Toggle Nav

Better Stoves for a Healthier Planet

WWF and our partners promote energy-efficient charcoal stoves in the Democratic Republic of Congo

Charcoal stove DRC

In the spring of 2008 WWF and its partners launched a project in the city of Goma in eastern Democratic Republic of Congo. Goma’s population had more than doubled in the preceding 10 years and nearly every household there relied on charcoal cookstoves. The primary source of the charcoal feeding these stoves? The forests of Virunga National Park, Africa’s first national park and a World Heritage Site that is home to a rich diversity of life, including critically endangered mountain gorillas.

So WWF and our partners launched the “Improved Stoves” project to increase the number of Goma households using energy-efficient charcoal stoves, to protect Virunga’s critical habitat and to improve the lives of Goma residents. Step one involved listening to people. While many residents were not even aware of other options, many consumers preferred the Jiko Nguvu Nyeusi model of efficient stoves over others because of its ease of use and excellent performance.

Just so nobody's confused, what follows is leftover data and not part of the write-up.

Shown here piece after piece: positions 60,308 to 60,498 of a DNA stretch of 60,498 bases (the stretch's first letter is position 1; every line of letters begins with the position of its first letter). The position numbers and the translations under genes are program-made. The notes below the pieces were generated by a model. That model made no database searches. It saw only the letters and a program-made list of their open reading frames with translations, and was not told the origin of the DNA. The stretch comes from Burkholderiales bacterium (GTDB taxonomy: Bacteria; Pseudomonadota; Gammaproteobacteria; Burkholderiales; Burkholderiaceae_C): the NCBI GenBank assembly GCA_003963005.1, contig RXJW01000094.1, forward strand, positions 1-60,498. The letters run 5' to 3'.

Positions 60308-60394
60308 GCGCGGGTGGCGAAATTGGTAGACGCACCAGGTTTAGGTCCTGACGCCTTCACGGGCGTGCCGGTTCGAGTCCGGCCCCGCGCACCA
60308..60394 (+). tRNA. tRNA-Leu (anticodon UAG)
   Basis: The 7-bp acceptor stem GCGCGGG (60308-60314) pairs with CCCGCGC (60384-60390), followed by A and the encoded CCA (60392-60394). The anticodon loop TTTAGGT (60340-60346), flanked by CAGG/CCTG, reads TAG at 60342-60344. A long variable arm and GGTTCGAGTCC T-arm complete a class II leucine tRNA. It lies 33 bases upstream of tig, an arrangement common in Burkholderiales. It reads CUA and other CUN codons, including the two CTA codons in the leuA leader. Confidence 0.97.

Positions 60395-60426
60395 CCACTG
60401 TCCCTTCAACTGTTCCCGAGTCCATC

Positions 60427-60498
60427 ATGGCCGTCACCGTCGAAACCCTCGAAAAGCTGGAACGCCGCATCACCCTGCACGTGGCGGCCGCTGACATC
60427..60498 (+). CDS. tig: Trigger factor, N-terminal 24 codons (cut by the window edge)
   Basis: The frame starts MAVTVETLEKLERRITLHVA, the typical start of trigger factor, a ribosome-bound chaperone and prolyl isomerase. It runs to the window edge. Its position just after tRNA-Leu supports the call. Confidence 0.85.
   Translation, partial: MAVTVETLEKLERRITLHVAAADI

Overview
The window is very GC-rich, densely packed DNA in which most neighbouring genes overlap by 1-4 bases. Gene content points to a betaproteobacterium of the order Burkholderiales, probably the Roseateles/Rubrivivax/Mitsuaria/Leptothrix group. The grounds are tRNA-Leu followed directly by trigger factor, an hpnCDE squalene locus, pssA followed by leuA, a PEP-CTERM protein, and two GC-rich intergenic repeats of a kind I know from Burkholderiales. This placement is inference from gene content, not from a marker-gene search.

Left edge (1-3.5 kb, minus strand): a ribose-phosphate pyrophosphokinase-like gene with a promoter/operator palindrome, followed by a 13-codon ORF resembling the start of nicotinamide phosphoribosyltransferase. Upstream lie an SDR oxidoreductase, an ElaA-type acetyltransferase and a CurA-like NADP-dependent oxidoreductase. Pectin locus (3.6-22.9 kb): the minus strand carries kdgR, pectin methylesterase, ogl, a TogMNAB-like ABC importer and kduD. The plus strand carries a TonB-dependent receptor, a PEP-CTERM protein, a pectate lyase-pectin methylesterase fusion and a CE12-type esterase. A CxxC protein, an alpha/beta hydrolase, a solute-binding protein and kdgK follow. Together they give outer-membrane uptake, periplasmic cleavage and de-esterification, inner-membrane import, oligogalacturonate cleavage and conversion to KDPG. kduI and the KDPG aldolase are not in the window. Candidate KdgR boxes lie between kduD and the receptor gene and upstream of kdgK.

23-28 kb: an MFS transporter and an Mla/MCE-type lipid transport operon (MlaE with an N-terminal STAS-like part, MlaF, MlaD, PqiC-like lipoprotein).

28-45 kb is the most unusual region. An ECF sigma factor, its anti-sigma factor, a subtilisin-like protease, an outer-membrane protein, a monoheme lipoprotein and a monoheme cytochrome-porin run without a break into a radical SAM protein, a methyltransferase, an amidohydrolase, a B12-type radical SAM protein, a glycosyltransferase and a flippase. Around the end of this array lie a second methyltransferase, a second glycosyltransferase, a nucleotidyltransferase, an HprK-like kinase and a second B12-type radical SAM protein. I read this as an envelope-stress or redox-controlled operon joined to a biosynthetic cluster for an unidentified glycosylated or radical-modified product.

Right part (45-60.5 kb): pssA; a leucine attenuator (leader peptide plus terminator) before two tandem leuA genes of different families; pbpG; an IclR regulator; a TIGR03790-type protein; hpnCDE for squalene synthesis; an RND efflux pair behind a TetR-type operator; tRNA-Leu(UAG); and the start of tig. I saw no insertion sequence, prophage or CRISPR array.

From there it was a matter of conducting an intensive radio campaign to let people know about the Jiko Nguvu Nyeusi stove, and then working with people involved in its production for increased supply.

Now, six out of every 10 households now use a more efficient stove, a 600 percent increase from only a few years ago, and a majority of new users chose the stove WWF helped promote. A recent WWF report estimates this increase has reduced Goma’s charcoal consumption by at least 20 percent, resulting in diminished greenhouse gas emissions and thousands of acres of Virunga’s forests saved each year.

 In economic terms, families using a more efficient stove cut their fuel bill in half, an estimated savings of $6.6 million each year across the city of Goma. And through WWF’s efforts with businesses to increase stove demand and supply, jobs were created, including positions for more than 600 women.

Arriving at the right solution involved a collaborative approach with people and business and the use of strategic marketing. Given the prevalent use of charcoal as fuel, WWF hopes many other places and people in Africa and elsewhere can benefit from lessons learned and strategies used in Goma.

This story was originally published in FOCUS, WWF’s bi-monthly member newsletter. Learn more about the benefits of membership.

How You Can Help

xShare Your Thoughts

Just 10 minutes of your time can help improve this site. By participating in a quick activity, you can help us make worldwildlife.org even better.

Start SurveyClose this box